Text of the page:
I’ll be back, as one of my favourite film characters said.      

11 comments:

Sue said...

Walking & language learning are a great combination. Before we moved to Spain, I would count the number of steps that I took while I was walking the dog - In Spanish - If I made an error, I would start from uno once more. It was boring, repetitive but therapeutic and numbers have never been a problem for me since! Keep at it, Neal, you'll get there!

Jimmy Devine said...

Glad to hear you are actively considering a return to writing, it is why a lot of us are here, but it's not the only reason...a direct, honest and pragmatic view of life and it's many bastards is another, I for one came for the writer, but I'll stay for the man.

daniel ware said...

I guess you can't ignore it forever but maybe delaying it fir a while will mean you are better prepared for when you do decide to get back more towards "normal you" but only you can decide when that will be...

Dominic Myers said...

I'm agreeing with Jimmy here. I only came for the writer but I've become somewhat invested in you as a person... it might be daft but there you go. I'm also more than familiar with losing yourself in something to distance yourself from painful thoughts and memories. It'll come when it comes, if it doesn't then I'll still keep reading about your walking. Take care!

Dominic Myers said...
This comment has been removed by the author.
Chrish said...

The remark about the 'Zen like' living in the moment is spot on. Trouble with mankind is that we constantly dwell in the past or the future, reacting the past: 'I should have said/done that instead of what I did' or: 'Next time it will be like this or that and I will say/do this or that'. Result is that we are not really alive as we should be. As some say we are more or less sleeping right through our lives apart from those moments of great joy or pain or disaster, one of the reasons a lot of people find war so exillerating (tabu! tabu!)I for myself always try to concentrate on what I am doing at the moment I'm doing it, in that way even cleaning the toilet is ok as long as one manages to avoid thoughts about how dirty the job is aso. Still, the pain will hit you again and again but as I said before, with bigger and bigger intervals, for us it's almost 4 years ago now and the gaps are still getting wider and wider but it will never go away completely......it's bearable though... and it should not go away completely I think...Keep walking! btw: you still go to Revans in the afternoon?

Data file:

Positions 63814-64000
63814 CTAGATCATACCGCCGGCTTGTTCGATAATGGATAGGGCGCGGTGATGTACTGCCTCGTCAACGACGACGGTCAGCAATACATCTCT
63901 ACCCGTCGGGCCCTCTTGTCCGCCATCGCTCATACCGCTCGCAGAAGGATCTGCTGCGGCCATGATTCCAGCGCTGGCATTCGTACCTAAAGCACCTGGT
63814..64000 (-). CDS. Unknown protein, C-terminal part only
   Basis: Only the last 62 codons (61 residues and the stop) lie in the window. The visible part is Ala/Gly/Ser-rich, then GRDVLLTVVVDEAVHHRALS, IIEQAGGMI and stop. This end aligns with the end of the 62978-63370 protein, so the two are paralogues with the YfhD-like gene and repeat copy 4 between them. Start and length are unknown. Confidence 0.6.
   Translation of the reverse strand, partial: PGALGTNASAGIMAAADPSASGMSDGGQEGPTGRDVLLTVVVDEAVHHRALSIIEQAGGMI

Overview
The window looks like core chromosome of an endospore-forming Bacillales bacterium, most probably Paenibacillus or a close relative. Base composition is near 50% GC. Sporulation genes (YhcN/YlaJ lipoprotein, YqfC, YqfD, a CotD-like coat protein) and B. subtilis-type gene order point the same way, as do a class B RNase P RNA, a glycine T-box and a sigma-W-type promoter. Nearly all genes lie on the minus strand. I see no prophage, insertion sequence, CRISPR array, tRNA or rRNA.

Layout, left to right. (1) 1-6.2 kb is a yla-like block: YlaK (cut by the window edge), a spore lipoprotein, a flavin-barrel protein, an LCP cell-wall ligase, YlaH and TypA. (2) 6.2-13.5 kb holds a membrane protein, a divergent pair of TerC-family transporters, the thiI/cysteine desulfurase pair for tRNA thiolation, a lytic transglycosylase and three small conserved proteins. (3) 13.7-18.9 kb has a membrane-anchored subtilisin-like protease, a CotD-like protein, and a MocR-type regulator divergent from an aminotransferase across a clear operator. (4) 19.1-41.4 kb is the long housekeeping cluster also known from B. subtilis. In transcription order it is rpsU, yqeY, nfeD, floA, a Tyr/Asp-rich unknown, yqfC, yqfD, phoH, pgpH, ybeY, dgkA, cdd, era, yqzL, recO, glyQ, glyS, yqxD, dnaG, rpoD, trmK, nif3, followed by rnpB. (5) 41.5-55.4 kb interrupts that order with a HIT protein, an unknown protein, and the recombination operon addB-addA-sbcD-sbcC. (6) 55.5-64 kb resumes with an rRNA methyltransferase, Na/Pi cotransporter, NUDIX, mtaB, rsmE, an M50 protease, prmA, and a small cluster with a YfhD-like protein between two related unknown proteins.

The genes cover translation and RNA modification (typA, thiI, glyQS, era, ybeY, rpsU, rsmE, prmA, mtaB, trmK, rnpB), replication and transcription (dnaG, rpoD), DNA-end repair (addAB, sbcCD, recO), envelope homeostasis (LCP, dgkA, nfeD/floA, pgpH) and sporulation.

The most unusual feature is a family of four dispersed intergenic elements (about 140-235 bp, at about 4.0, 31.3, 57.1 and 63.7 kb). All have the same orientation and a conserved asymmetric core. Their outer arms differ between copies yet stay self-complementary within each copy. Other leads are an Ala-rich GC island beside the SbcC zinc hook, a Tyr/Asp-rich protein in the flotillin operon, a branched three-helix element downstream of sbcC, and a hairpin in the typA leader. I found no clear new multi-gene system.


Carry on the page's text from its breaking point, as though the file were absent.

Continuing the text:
uncletigger said...

What Jimmy Devine said goes for me too. I got the first book of the Prince of Thrones series on your recommendation, and really liked the writing, a touch more complicated in the set-up to what I like, but the writing itself is very enjoyable.
I have been buying your older books this year, as my "Buying rather than library" budgeted spending. Re-reading them has been quite an experience, because I must have just inhaled them whole the first time. Thanks mate.

Graeme Finch said...

You need a sabbatical. Take one, no ones going away. When next you release we'll all be here. You'll be a bit different I reckon, when a you feel the need again, but the same at the same time.

andybpowell said...

neal i love your work and can't wait for more but you do what you've got to do to get you through it guess i'll just have to start back at prador moon (again x3)
Jimmy Devine's comment was spot on
we'll stick with you.

Todd Bailey said...

Yeah, just keep yourself working and going on. Physical activity like sweeping helps you sort your mind out and help in properly organizing your thoughts. Sometimes though, you'd need to take a break, cut yourself some slack, and leave the floor cleaning to maybe a service or professionals, to lighten your load. Or more importantly, make sure that you've employed the best means available for dealing with the accumulated messes and stains.

McCoy Maintenance

Unknown said...

Thank you.

My father is dying of cancer and I am experiencing a similar mental roil.